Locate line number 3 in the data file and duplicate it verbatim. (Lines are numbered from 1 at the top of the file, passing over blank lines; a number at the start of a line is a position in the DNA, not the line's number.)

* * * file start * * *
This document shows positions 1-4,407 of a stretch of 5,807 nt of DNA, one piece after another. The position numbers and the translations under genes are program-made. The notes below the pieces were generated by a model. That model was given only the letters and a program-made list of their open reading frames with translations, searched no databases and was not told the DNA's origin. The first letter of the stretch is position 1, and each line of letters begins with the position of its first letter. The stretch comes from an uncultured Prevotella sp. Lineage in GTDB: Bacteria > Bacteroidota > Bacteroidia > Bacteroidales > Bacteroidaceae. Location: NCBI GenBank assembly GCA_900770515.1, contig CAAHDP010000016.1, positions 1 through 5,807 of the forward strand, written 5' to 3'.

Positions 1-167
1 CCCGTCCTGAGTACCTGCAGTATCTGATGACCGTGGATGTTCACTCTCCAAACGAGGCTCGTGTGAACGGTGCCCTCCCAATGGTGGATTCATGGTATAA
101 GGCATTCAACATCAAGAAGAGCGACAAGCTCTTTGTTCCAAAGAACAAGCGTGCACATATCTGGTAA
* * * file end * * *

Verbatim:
1 CCCGTCCTGAGTACCTGCAGTATCTGATGACCGTGGATGTTCACTCTCCAAACGAGGCTCGTGTGAACGGTGCCCTCCCAATGGTGGATTCATGGTATAA